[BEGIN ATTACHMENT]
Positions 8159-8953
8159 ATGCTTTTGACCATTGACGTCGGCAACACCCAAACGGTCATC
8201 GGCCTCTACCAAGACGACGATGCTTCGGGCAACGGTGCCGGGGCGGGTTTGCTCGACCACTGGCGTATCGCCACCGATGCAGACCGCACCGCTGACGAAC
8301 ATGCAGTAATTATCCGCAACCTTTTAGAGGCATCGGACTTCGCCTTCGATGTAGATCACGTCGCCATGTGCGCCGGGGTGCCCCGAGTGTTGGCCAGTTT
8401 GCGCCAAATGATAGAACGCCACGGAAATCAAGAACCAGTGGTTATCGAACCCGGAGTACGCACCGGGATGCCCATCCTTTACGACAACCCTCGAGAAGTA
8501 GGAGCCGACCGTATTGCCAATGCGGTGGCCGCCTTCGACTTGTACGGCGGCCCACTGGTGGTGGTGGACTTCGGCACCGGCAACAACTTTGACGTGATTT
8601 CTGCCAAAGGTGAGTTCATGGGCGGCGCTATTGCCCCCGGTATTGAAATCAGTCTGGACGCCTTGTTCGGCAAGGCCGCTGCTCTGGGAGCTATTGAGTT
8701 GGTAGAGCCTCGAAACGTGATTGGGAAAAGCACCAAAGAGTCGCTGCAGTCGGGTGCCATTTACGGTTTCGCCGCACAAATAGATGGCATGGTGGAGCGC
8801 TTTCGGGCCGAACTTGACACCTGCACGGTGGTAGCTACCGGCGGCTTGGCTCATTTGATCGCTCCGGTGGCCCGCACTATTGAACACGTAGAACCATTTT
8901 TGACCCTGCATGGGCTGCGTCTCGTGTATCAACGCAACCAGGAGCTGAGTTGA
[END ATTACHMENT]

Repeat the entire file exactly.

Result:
Positions 8159-8953
8159 ATGCTTTTGACCATTGACGTCGGCAACACCCAAACGGTCATC
8201 GGCCTCTACCAAGACGACGATGCTTCGGGCAACGGTGCCGGGGCGGGTTTGCTCGACCACTGGCGTATCGCCACCGATGCAGACCGCACCGCTGACGAAC
8301 ATGCAGTAATTATCCGCAACCTTTTAGAGGCATCGGACTTCGCCTTCGATGTAGATCACGTCGCCATGTGCGCCGGGGTGCCCCGAGTGTTGGCCAGTTT
8401 GCGCCAAATGATAGAACGCCACGGAAATCAAGAACCAGTGGTTATCGAACCCGGAGTACGCACCGGGATGCCCATCCTTTACGACAACCCTCGAGAAGTA
8501 GGAGCCGACCGTATTGCCAATGCGGTGGCCGCCTTCGACTTGTACGGCGGCCCACTGGTGGTGGTGGACTTCGGCACCGGCAACAACTTTGACGTGATTT
8601 CTGCCAAAGGTGAGTTCATGGGCGGCGCTATTGCCCCCGGTATTGAAATCAGTCTGGACGCCTTGTTCGGCAAGGCCGCTGCTCTGGGAGCTATTGAGTT
8701 GGTAGAGCCTCGAAACGTGATTGGGAAAAGCACCAAAGAGTCGCTGCAGTCGGGTGCCATTTACGGTTTCGCCGCACAAATAGATGGCATGGTGGAGCGC
8801 TTTCGGGCCGAACTTGACACCTGCACGGTGGTAGCTACCGGCGGCTTGGCTCATTTGATCGCTCCGGTGGCCCGCACTATTGAACACGTAGAACCATTTT
8901 TGACCCTGCATGGGCTGCGTCTCGTGTATCAACGCAACCAGGAGCTGAGTTGA